# Integral calculation by using Mellin Transform

I want to use the Mellin Transform (MT) to calculate the integral:
$\int_0^{1 } \exp(-2\rho^2) J_0(\pi \rho r)\rho \, d\rho$
in which $r>=0$ and real.
I have calculated it by numerical methods. However, I want to use MT to obtain a closed form. I have applied the convolution property in MT, and the equivalence between Laplace Transform and finite MT.
I get this Mellin-Barnes integral for my integral:
$\int_{0}^{1}g(r\rho)h(\rho)d\rho=\frac{1}{2\pi i}\oint_{\delta-i\infty}^{\delta+i\infty}g(z)h(1-z)r^{-z}dz\\= \frac{1}{2\pi i}\oint_{\delta-i\infty}^{\delta+i\infty}\frac{\sqrt{\pi } e^{\frac{(z-1)^2}{8 }} \text{erfc}\left(-\frac{z-1}{2 \sqrt{2 }}\right)}{2 \sqrt{2 }}\frac{2^z \pi ^{-z-1} \Gamma \left(\frac{z+1}{2}\right)}{\Gamma \left(\frac{1}{2}-\frac{z}{2}\right)}r^{-z-1}dz$
since:
$h(z)=\int_0^{1 } \exp(-2\rho^2)\rho^{z-1} \, d\rho=\frac{\sqrt{\pi } e^{\frac{(z-1)^2}{8 }} \text{Erfc}\left(-\frac{z-1}{2 \sqrt{2 }}\right)}{2 \sqrt{2 }}\qquad g(z)=\frac{1}{r}\int_0^{\infty}J_0(\pi \rho )\rho^{z} \, d\rho=\frac{2^z \pi ^{-z-1} \Gamma \left(\frac{z+1}{2}\right)}{r\,\Gamma \left(\frac{1}{2}-\frac{z}{2}\right)}$
However, I do not get an agreement with the numerical result after calculating the residues ($z=-(2n+1),\;n\geq0$).
Any help and/or check will be appreciated.

• Further thinking about where the error can be, I guess I applied wrongly the equivalence between finite MT and Laplace Transform... – José Antonio Díaz Navas Jan 24 '16 at 18:31

I have a summation result via Mellin Transform, introduce a parameter $a$ to give $$I(a,r) = \int_0^{1 } \exp(-2a\rho^2) J_0(\pi \rho r)\rho \, d\rho$$ take the Mellin transform of both sides changing variables from $a \to s$ $$\mathcal{M}_{a\to s}[I(a,r)] = \int_0^{1 } \int_0^\infty a^{s-1}\exp(-2a\rho^2)\;da \; J_0(\pi \rho r)\rho \, d\rho$$ $$\mathcal{M}_{a\to s}[I(a,r)] = \frac{\Gamma(s)}{2^s}\int_0^{1 }\frac{J_0(\pi \rho r)\rho}{\rho^{2s}} \, d\rho$$ this gives a hypergeometric function according to Mathematica $$\mathcal{M}_{a\to s}[I(a,r)] = \frac{\Gamma(s)}{2^s(2-2s)}\;_1F_2\left(1-s;1,2-s;\frac{-\pi^2r^2}{4}\right)$$ using the Ramanujan Master theorem if the Mellin transform of $I(a,r)=\Gamma(s)\phi(-s)$ then $$I(a,r)=\sum_{k=0}^\infty \phi(k)\frac{(-a)^k}{k!}$$ so we can write the orginal integral as a series expansion $$I(a,r)=\sum_{s=0}^\infty \frac{2^s}{(2+2s)}\;_1F_2\left(1+s;1,2+s;\frac{-\pi^2r^2}{4}\right)\frac{(-a)^s}{s!}$$ and by setting $a=1$ we have a series representation for the integral you were originally interested in $$\int_0^{1 } \exp(-2\rho^2) J_0(\pi \rho r)\rho \, d\rho=\sum_{s=0}^\infty \frac{(-1)^s 2^s}{(2+2s)s!}\;_1F_2\left(1+s;1,2+s;\frac{-\pi^2r^2}{4}\right)$$ this seems to work numerically for a few values of $r$ at least. The hypergeometric function appears to reduce to sums of Bessel-J functions divided by powers of r.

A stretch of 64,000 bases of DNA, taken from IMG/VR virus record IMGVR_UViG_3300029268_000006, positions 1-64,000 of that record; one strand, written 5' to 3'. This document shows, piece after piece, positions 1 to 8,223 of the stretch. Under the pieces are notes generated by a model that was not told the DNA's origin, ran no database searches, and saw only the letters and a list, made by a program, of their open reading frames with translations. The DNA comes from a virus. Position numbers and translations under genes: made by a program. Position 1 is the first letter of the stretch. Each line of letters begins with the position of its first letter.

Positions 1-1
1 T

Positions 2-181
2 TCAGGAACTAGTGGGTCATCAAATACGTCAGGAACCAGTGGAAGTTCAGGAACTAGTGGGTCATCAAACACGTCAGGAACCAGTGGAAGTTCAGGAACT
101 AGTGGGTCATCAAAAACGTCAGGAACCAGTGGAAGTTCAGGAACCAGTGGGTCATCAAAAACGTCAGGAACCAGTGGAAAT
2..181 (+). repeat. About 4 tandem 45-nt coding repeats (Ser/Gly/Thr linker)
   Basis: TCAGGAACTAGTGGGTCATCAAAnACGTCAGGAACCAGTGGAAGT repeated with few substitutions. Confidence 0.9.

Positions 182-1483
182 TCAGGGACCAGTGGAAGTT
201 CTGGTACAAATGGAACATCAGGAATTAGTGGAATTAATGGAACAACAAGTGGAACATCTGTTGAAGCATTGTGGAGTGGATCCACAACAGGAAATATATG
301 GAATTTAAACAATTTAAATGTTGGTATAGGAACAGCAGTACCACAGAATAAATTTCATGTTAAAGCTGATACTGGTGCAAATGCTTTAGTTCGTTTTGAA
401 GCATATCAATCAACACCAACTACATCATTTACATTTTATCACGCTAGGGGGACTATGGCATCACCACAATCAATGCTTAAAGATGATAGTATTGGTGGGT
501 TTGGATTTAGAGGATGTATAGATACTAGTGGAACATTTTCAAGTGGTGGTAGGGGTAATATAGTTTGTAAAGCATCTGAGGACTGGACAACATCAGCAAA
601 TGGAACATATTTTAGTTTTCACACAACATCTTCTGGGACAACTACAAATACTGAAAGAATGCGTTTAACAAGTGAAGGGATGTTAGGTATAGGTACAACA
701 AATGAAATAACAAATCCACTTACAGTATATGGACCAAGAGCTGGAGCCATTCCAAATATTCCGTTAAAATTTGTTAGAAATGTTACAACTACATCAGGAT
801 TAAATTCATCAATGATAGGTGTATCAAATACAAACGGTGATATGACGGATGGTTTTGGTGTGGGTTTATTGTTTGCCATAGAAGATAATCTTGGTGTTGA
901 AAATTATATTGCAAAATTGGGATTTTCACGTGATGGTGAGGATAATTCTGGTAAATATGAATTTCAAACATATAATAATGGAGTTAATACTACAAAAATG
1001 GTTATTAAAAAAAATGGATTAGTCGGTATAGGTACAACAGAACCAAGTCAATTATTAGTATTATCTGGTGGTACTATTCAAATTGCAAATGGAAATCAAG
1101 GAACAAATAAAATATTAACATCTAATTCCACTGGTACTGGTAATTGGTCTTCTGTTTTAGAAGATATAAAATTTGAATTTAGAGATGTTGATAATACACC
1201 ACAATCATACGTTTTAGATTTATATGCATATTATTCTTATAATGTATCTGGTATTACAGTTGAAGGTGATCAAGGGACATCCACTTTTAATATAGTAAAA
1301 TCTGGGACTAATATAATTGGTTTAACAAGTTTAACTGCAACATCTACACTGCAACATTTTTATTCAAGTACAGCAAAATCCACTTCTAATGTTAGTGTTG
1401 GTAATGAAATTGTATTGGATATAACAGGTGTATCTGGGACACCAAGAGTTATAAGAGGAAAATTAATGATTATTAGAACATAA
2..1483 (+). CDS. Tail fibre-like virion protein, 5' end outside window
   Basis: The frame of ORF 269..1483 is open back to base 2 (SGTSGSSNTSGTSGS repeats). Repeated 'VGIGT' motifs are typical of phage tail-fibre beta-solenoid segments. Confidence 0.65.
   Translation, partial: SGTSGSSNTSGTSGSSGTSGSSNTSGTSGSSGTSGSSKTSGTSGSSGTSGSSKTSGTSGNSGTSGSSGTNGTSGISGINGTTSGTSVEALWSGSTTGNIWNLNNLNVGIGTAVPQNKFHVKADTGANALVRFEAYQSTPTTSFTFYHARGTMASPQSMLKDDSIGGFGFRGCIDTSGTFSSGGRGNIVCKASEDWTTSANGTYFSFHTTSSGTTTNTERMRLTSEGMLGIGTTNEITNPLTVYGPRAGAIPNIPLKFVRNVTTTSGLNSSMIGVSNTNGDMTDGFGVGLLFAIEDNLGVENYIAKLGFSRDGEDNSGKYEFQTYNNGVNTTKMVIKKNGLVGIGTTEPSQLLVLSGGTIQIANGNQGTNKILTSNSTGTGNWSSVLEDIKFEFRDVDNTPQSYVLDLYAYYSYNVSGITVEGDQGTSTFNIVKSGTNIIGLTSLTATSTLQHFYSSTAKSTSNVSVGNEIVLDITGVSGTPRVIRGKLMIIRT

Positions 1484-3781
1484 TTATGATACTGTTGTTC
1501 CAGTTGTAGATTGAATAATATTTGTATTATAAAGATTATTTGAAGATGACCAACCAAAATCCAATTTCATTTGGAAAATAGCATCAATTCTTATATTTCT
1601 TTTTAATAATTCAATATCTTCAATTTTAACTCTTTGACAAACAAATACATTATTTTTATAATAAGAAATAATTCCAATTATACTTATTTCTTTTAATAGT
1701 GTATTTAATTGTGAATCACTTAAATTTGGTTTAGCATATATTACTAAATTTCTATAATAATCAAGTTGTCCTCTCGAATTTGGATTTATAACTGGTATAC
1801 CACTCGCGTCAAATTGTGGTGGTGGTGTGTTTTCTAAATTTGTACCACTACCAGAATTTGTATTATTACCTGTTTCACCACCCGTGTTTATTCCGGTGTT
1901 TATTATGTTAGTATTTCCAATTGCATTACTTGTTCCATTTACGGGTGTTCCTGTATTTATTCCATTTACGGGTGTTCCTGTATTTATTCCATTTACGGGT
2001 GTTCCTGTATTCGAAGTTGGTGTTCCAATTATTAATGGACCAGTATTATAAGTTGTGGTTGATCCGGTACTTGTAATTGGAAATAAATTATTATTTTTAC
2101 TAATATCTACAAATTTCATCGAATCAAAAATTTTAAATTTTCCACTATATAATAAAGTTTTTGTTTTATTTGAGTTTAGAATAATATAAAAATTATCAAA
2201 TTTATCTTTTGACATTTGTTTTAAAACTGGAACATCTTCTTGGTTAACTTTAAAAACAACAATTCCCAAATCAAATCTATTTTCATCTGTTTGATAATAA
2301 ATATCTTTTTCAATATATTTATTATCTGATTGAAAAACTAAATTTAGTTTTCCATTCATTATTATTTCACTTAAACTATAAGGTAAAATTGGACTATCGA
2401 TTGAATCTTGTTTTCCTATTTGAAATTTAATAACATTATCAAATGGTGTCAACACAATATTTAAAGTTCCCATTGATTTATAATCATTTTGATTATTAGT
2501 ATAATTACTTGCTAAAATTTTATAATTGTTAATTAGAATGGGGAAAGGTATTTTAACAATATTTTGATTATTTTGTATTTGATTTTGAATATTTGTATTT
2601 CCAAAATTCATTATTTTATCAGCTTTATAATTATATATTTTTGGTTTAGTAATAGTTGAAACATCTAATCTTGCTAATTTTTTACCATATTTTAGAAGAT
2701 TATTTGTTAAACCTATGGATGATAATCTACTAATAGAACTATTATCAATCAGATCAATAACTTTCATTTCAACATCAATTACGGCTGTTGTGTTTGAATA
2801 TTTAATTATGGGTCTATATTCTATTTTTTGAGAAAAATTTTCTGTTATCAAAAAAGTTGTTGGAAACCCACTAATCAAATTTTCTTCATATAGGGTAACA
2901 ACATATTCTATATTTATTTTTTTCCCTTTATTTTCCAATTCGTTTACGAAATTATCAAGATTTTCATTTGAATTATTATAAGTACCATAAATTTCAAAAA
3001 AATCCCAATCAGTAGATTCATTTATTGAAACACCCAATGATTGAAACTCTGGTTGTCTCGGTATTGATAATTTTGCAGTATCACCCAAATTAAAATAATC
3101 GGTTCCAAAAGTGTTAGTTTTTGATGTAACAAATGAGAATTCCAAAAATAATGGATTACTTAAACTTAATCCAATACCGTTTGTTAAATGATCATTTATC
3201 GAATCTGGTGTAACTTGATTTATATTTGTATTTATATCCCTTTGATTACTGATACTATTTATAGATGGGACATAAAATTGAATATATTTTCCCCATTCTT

• Nice solution. I am wondering what about the numerical stability depending on $a$ value... – José Antonio Díaz Navas Oct 18 '17 at 18:01
• For your original integral it shouldn't matter as it's temporary, but if you want to change the exponent it may only work with $a \le 1$ for the second to last equation to converge. I'm certain on that point however I'll see if I have time to check in a bit. – Benedict W. J. Irwin Oct 19 '17 at 10:14
• Yes, you are right. Your solution gives good results for $a\leq1$,as I have compared it to my analytical solution by means of integration by parts. Sorry about my math ignorance, but where is the limitation in $a$ value when doing the Mellin Transform? – José Antonio Díaz Navas Oct 26 '17 at 10:48